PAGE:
This verse is of particular importance because St. Jude uses it in his letter to establish and defend doctrine. The individuals whom he is writing against are apparently claiming the ability to revile celestial powers; Jude points out their arrogance and error by authoritatively calling upon this oral tradition which records that even the Archangel Michael was humble enough not to rebuke Satan himself but only to call upon God to do so.
For comparison, here is the wider context of this verse, in which St. Jude includes some references to events that are recorded in Scripture:
“But I want to remind you, though you once knew this, that the Lord, having saved the people out of the land of Egypt, afterward destroyed those who did not believe. And the angels who did not keep their proper domain, but left their own abode, He has reserved in everlasting chains under darkness for the judgment of the great day; as Sodom and Gomorrah, and the cities around them in a similar manner to these, having given themselves over to sexual immorality and gone after strange flesh, are set forth as an example, suffering the vengeance of eternal fire. Likewise also these dreamers defile the flesh, reject authority, and speak evil of dignitaries. Yet Michael the archangel, in contending with the devil, when he disputed about the body of Moses, dared not bring against him a reviling accusation, but said, “The Lord rebuke you!” But these speak evil of whatever they do not know; and whatever they know naturally, like brute beasts, in these things they corrupt themselves. Woe to them! For they have gone in the way of Cain, have run greedily in the error of Balaam for profit, and perished in the rebellion of Korah.” – Jude 5-11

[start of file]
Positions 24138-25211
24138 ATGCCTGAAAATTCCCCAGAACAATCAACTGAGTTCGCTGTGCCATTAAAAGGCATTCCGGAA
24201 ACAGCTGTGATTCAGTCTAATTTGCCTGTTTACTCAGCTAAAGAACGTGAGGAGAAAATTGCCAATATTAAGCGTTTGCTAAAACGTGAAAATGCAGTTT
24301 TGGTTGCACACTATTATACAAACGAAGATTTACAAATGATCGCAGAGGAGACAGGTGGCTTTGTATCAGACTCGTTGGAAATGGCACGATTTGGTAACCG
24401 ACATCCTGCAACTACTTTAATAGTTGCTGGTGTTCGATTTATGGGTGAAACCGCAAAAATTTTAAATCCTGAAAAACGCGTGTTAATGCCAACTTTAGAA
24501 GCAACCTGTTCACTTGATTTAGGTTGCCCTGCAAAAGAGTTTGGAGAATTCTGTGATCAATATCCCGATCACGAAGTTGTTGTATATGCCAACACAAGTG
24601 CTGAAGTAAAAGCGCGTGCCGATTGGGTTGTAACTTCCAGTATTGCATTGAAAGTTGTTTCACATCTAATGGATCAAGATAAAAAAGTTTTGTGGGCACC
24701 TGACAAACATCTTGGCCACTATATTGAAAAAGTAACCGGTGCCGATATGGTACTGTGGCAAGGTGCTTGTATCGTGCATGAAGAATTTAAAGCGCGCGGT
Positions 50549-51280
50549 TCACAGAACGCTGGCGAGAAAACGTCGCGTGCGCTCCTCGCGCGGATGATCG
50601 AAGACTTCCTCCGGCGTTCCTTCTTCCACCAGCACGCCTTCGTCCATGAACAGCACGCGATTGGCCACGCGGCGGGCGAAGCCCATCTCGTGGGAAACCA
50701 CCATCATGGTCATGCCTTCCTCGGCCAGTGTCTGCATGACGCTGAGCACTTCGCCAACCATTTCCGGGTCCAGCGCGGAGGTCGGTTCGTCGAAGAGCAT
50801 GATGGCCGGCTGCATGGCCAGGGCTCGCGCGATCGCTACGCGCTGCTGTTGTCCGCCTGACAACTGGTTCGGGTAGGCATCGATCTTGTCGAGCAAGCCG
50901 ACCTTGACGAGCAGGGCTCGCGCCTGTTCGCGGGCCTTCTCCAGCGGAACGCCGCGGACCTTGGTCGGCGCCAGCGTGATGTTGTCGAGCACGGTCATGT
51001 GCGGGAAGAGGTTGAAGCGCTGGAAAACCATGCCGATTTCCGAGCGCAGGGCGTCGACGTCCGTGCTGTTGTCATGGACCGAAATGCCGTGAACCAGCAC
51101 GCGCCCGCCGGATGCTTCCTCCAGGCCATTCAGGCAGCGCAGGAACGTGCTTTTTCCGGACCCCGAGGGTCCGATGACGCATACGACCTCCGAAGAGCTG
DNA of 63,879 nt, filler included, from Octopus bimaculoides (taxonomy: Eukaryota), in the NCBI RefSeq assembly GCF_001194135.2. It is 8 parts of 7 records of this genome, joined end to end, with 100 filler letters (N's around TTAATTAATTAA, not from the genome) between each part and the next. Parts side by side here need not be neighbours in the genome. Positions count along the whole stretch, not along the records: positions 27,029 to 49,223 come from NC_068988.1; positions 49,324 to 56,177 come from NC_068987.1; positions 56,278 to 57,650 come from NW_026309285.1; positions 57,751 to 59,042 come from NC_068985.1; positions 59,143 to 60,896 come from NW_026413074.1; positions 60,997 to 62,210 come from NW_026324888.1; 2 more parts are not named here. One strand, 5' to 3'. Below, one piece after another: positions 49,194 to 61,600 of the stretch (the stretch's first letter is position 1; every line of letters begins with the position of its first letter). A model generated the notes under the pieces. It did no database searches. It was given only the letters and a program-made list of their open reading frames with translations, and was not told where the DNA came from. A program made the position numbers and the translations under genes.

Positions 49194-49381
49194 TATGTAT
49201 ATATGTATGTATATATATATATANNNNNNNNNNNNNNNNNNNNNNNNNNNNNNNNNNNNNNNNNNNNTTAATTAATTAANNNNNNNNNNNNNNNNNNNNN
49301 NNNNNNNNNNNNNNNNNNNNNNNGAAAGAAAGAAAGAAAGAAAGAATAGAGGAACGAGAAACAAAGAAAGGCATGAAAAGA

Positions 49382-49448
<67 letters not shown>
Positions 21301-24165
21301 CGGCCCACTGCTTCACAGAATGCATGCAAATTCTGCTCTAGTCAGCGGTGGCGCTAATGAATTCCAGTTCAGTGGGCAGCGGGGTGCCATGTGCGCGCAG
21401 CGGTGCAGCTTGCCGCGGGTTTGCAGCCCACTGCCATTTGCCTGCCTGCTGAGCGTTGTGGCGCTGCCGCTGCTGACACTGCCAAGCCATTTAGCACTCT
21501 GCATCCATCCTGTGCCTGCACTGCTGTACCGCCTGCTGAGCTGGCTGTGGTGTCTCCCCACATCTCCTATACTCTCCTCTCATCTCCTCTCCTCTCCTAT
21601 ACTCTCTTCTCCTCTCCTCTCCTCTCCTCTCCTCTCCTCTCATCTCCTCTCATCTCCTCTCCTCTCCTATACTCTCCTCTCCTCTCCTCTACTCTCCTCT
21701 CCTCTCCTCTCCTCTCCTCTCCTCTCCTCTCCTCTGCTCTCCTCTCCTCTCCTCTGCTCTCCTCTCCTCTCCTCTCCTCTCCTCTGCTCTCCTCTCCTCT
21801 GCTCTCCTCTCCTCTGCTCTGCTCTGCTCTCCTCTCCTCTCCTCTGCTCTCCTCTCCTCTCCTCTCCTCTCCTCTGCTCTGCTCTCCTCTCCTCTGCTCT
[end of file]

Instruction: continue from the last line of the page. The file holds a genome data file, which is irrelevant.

We can see that St. Jude references the traditional story of the Archangel Michael contending with Satan no differently than he references the Scriptural stories of Sodom and Gomorrah, Cain and Abel, the Prophet Balaam, and the rebellion of Korah; he clearly regards them as having equal truth, authority, and status.